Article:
At the Madeira Islands event, longtime caddie Iain McGregor, 52, died following a heart attack at the course in the final round, yet tour officials nonetheless elected to play on, writes Steve Elling.
European Tour made wrong call after caddie’s tragic death
On the same Sunday, separated by an ocean of water, the two biggest organisations in professional golf made decisions that rankled many and confused thousands more.
At the Players Championship in Florida, the PGA Tour reversed itself after deciding it had blown a ruling regarding a two-shot penalty assessed to reigning US Open champion Justin Rose, who was in contention to win.
Tour officials explained the somewhat embarrassing rule reversal, answered all questions and faced the music. Generally speaking, the decision was saluted as proper and just.
At a third-tier event on the same day in Portugal, the European Tour took a look at a far-more-pitiable situation, and managed only to make it worse.
At the Madeira Islands event, longtime caddie Iain McGregor, 52, died following a heart attack at the course in the final round, yet tour officials nonetheless elected to play on.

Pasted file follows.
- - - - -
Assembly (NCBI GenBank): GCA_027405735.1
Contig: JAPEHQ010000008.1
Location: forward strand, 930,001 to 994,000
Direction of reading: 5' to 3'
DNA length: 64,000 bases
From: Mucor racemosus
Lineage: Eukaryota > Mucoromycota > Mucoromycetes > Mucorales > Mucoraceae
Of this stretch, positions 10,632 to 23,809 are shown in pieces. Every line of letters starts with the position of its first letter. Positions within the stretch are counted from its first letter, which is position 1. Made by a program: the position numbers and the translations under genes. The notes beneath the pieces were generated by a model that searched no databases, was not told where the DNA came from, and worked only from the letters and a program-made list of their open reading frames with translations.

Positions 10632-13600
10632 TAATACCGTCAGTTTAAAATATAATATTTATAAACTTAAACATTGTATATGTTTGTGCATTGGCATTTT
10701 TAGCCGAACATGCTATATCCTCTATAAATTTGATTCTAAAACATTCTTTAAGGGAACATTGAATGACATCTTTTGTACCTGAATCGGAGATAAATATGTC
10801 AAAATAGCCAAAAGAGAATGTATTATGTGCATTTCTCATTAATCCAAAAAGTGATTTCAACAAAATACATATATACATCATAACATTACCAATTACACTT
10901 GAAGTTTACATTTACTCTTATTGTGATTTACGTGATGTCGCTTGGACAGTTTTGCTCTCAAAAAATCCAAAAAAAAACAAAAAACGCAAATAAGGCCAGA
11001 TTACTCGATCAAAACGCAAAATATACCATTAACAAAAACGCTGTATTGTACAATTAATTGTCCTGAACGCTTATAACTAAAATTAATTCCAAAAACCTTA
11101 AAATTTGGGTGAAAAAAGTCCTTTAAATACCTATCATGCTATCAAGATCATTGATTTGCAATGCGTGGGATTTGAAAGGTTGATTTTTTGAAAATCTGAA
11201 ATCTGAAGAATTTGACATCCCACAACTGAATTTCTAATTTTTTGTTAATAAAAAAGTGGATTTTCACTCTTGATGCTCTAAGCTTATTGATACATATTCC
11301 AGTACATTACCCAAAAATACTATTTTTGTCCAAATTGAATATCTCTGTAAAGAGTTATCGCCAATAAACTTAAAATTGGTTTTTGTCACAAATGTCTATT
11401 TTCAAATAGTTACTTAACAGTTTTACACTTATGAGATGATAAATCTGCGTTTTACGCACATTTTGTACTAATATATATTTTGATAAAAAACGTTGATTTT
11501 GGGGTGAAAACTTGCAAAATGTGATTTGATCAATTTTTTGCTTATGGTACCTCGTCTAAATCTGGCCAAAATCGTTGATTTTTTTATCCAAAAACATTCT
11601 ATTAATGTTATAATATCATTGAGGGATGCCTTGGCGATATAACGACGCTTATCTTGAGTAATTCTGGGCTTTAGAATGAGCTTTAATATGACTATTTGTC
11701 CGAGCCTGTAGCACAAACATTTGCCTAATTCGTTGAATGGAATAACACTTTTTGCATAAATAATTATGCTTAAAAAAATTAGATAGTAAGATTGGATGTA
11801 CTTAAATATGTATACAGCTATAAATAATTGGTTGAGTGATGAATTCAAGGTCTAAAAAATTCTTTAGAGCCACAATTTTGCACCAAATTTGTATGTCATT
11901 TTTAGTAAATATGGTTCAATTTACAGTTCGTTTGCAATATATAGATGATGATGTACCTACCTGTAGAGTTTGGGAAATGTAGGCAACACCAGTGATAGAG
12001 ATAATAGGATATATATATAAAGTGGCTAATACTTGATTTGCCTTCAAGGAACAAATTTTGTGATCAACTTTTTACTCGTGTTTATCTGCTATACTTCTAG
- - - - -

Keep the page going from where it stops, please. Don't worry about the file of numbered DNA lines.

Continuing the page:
Even in a staid and conservative sport like golf, very rarely does outrage rise to levels approaching complete unanimity. This was one of those times.
As Pablo Larrazabal, the reigning Abu Dhabi champion wrote on his Twitter account, “Live [sic] is more important than golf.”
As harrowing photos of emergency-response personnel working on the stricken McGregor in the middle of the ninth fairway began to circulate, the European Tour moved quickly to quell the blowback, noting that officials had conferred with players and caddies, who agreed that the event should be completed.
Alastair Forsyth, McGregor’s boss, confirmed as much, at least initially: “We felt that was what Mac would have wanted,” he said.
With an emotional pall cast over the grounds, why any discussion was needed in the first place was open to question.
Later, Forsyth told the Daily Record that his discussion with tour commissioner George O’Grady via speakerphone was largely one-sided: “His opinion was we should go ahead and complete it. We didn’t argue, but it was the tour’s decision.”
Apart from the human element, all the business components were aligned for the tour to do the right thing. The Madeira event is one of the weakest on the EuroTour.
No player ranked in the world top 240 had entered. It had been shortened to 36 holes because of poor weather. The US$825,000 (Dh3.03m) purse matched the smallest of the season. If the event had been abandoned, would anybody have noticed?
Scott Arnold, the Australian player, tweeted: “Majority of players yesterday didn’t want to go back out but got told by the TD [tournament director], ‘It’s a professional sport and the show must go on’.”
Veteran Peter Lawrie withdrew in disgust.
“In my opinion it was shocking, absolutely shocking, they played on,” Lawrie told The Guardian. “I have never withdrawn from a tournament before. A man died. I believe it’s totally wrong what they did.”
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